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Volume 110, Issue 126
Major changes put
off for more review
By John Lipps
The Committee on Student Conduct
unanimously approved Tuesday a
watered-down proposal for revisions to
the Honor Code, which will be sent to
the chancellor and Student Congress
After much debate about possible
complications, COSC members decided
to leave most of the discussed changes
out of the proposal - implementation of
the “XF” grade, changes to students’
basic rights and a complainant’s right to
appeal all were put off for future review.
The committee did make numerous
wording changes to the Honor Code but
none that would significantly impact
policy. “There is fine-tuning (left), but I
think we have the substance to it,” said
Judith Wegner, COSC chairwoman.
Aaron Hiller, student body vice pres
ident and COSC member, said the com
mittee effectively has addressed the prob
lems with the old system, adding that the
bulk of the revisions to the Instrument of
Student Judicial Governance will make
the system easier to understand.
“The instrument will become an eas
ier document to work with,” Hiller said.
“I’ve worked with it for three years,
and I still think I need a law degree to
understand it as it was.”
But he clarified that the revisions will
make an important difference. “It’s not
just a semantic change; it’s going to
have a real effect,” he said.
COSC will send the proposed revi
sions to Chancellor James Moeser on
Dec. 15. If he approves the changes, the
revisions will be sent to Student Congress.
Hiller said that once Student Body
President Jen Daum or Speaker Carey
Richter sponsors the proposal, it likely
will take a month to work through
Congress. He added that the proposal
will be put on a consent calendar, which
See COSC, Page 7
On BOG Put
Off for Now
By Kathryn Roebuck
Despite a looming deadline, a legisla
tive commission charged with reviewing
the UNC-system Board of Governors
has not met and probably will not con
vene before the holidays, officials say.
The N.C. General Assembly voted to
create the commission in October 2001
after several legislators questioned the
board’s size and its impact on the sys
tem’s two research universities - UNC-
Chapel Hill and N.C. State University.
The study commission is scheduled to
report its findings in January 2003.
But the 10-member commission has
not been able to meet because of the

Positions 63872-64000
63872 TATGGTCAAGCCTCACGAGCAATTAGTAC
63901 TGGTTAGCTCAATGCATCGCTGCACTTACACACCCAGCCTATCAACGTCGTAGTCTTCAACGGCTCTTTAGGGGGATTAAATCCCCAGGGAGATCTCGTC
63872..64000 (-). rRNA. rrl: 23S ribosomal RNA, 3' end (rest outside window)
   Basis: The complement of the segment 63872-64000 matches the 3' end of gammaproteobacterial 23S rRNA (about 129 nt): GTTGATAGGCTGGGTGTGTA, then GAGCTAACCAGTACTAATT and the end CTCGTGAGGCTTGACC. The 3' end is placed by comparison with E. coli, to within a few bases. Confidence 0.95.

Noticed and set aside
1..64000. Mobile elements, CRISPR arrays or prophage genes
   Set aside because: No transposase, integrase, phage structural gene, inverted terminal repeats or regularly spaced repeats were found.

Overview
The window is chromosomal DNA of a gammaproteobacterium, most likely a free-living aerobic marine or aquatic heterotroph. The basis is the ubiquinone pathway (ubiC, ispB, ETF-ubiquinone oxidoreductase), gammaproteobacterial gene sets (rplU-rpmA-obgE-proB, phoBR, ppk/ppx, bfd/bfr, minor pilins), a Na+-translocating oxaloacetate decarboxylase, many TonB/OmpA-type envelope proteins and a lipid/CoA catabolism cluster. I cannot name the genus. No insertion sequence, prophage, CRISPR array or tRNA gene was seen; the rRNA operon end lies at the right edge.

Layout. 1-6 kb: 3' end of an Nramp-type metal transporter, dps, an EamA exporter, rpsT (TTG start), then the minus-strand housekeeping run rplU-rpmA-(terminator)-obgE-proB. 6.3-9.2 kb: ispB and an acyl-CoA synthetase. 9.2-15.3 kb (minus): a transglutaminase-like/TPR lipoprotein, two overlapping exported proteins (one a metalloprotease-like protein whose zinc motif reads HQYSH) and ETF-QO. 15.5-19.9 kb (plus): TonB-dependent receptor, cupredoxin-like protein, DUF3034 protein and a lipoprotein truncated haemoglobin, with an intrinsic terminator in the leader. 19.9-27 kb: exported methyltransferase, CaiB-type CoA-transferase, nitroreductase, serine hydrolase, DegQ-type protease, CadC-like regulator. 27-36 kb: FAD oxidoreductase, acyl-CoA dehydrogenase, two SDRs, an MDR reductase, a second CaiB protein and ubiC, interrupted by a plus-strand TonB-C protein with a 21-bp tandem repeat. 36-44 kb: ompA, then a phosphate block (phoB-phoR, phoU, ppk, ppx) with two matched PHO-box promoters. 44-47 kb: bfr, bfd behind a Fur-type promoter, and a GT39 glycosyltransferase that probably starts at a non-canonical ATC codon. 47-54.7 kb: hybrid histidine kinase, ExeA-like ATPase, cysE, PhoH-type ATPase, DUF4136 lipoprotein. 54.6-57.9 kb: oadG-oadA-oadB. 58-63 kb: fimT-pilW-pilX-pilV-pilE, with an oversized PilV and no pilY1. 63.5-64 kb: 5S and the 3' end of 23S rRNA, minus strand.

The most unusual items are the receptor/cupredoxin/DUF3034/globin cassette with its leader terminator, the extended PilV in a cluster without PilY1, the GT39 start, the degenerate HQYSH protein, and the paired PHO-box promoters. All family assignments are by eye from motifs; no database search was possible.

extended legislative session caused by
difficulties drafting the state budget.
Commission member Rep. Beverly
Earle, D-Mecklenburg, added that other
committees also have not met as a result
of budget problems because special com
mittees, such as the BOG study commis
sion, cannot meet during regular session.
“Although we definitely need to look
See COMMISSION, Page 7
One man's justice is another man's injustice.... One man's wisdom is another's folly.
Ralph Waldo Emerson
One to Go
The Daily Tar Heel's final issue of the semester
will be available Thursday.
Pick one up from distribution boxes across campus.
CHAMBER CONTROL PANEL SEQUENCE OF OPERATION
1. TURN "MASTER SWITCH" ON AND NOTE IF RED UGHTS ARE BURNING FOR DOORS. DAMP
ERS AND CHEMICAL BOX. SWITCHES FOR CHAMBER AND AIR LOCK DAMPERS SHOULD BE
IN THE "ON" POSITIONS.
2. CLOSE DOOR #2 BETWEEN CHAMBER AND AIR LOCK ROOM.
3. CLOSE DOOR dl BETWEEN AIR LOCK ROOM AND CORRIDOR.
AT 2 A.M. FRIDAY, ERNEST BASDEN WILL BE
EXECUTED IN THIS CENTRAL PRISON CHAMBER.
i 8 I •;
DTH PHOTOS/BRIAN CASSELLA
Above: Witnesses will watch executions from the witness room at Central Prison. Executions are
scheduled for Friday and Tuesday. Top: Posted instructions detail use of the gas chamber, which has
not been used in North Carolina since 1998, when the state switched to lethal injections only.
DEBATED IN STATE
By Matt Hanson
At 1 a.m. Friday, a shackled Ernest Basden will
march down the bleached hallway from the tight quar
ters of solitary confinement in death watch. He will be
to be strapped into a gurney and spend the last hour of
his life with the Central Prison chaplain. At 2 a.m., he
will be put to death.
Desmond Carter will follow Basden on Tuesday.
Basden and Carter both were convicted of murder in
1993. Both were sentenced to die by lethal injection.
After a series of appeals, the U.S. Supreme Court
denied Oct. 2 Carter’s plea for review. Basden’s plea
was denied Oct. 21.
Gov. Mike Easley is now the only person left with the
authority to give them clemency before the executions.
Meanwhile, the option of moratoriums on execu
Serving the students and the University community since 1893
Wednesday, December 4, 2002
tions such as these has been gaining support in some